the result of the close interaction between the pair of stars -- the
surprising swan song of a stellar couple.  This is the most
comprehensive case yet of a binary central star for which simulations
have correctly reproduced the shape of the surrounding nebula.


The current model for the evolution of the Universe supposes that
stars began to form about 13.4 billion years ago, or around three
hundred million years after the Big Bang.  Many of the first stars are
thought to have been monsters by today's standards, and were probably
hundreds of times more massive than the Sun.  Such objects would have
aged very quickly, exhausted their fuel, and exploded as supernovae
within a million years or so.  Lower-mass stars, in contrast, have
much longer lives and last for billions of years.  Much of the dust
and gas from stellar explosions was (and still is) recycled to form
fresh generations of stars.  Our Sun, for example, is thought to be a
third-generation star, and has a very typical mass by today's
standards.  But regardless of their mass and properties, stars are key
ingredients of galaxies like our own Milky Way.  Unveiling the history
of star formation across cosmic time is fundamental to understanding
how galaxies form and evolve.

In a new study, scientists used the UK Infrared Telescope (UKIRT), the
VLT and the Subaru telescope to carry out a survey of star-forming
galaxies at different distances, with around ten times the data of any
previous effort.  With the range of distances, the time taken for the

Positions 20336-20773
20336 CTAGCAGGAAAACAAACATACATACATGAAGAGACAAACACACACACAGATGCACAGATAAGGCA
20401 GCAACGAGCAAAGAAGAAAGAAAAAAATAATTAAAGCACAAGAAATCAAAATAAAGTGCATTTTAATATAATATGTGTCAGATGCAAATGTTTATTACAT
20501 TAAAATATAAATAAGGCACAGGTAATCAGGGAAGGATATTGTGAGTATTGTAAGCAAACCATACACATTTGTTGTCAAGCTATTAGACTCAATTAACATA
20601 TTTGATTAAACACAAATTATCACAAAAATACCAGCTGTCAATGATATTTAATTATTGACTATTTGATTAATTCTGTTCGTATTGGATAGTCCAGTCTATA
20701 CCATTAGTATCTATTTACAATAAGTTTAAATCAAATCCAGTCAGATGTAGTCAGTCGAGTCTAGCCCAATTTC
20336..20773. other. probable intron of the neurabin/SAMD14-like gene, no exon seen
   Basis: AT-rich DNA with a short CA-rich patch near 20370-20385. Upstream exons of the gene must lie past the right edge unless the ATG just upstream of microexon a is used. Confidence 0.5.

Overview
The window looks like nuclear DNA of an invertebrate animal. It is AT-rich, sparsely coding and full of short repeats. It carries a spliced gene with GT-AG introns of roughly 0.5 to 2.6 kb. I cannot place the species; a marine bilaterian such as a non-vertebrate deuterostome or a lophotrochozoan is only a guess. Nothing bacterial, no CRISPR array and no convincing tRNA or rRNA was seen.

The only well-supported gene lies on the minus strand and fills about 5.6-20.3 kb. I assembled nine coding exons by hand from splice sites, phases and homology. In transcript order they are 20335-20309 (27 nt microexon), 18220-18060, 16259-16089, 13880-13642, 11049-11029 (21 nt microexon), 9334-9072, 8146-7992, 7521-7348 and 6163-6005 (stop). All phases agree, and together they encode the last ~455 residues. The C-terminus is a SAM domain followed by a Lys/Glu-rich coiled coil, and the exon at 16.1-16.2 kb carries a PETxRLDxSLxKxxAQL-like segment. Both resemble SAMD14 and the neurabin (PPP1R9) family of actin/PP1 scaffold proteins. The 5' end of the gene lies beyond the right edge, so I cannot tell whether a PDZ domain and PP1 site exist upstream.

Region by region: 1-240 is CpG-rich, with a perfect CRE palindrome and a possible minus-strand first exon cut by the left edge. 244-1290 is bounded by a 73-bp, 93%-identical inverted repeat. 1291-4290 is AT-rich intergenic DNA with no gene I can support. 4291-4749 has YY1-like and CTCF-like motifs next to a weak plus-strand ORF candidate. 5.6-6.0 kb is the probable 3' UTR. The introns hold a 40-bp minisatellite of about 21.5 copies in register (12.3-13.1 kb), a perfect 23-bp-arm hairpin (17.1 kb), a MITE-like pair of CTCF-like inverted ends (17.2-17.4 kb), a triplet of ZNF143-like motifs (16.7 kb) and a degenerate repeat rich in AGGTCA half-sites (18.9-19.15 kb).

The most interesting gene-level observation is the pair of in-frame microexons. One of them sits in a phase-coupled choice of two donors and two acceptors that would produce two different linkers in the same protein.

light to reach us means that we see identically selected galaxies at
different periods in the history of the Universe, so we may be able to
understand how conditions changed over time.  By looking at the light
from clouds of gas and dust in galaxies where stars are forming, the
team is able to assess the rate at which stars are being born.  It
seems that the production of stars in the Universe as a whole has been
continuously declining over the last 11 billion years, being 30 times
lower today than at its peak 11 billion years ago.  If the decline
continues, then no more than 5% more stars will form over the
remaining history of the cosmos, even if it lasts for ever.  The
research suggests that we live in a Universe dominated by old stars.
Half of them were born in the boom that took place between 11 and 9
billion years ago, and it took five times as long to produce the rest.

Space Telescope Science Institute (STScI)

A new record has been claimed by 'CLASH' (Cluster Lensing And
Supernova Survey with Hubble) for finding the most distant galaxy,
which appears as a diminutive blob that is only a tiny fraction of the
size of our Milky Way galaxy.  The CLASH survey is a multi-wavelength
census of 25 massive clusters of galaxies.  The programme uses the
'gravitational lensing' effects of such clusters to identify amplified
images of objects behind them.  The very distant galaxy, called
MACS0647-JD, is seen as it appeared when its light left it 420 million
years after the 'big bang' when the Universe was only 3% of its
present age of 13.7 billion years.  Its light has travelled 13.3
billion years to reach us.  Along the way, 8 billion years into its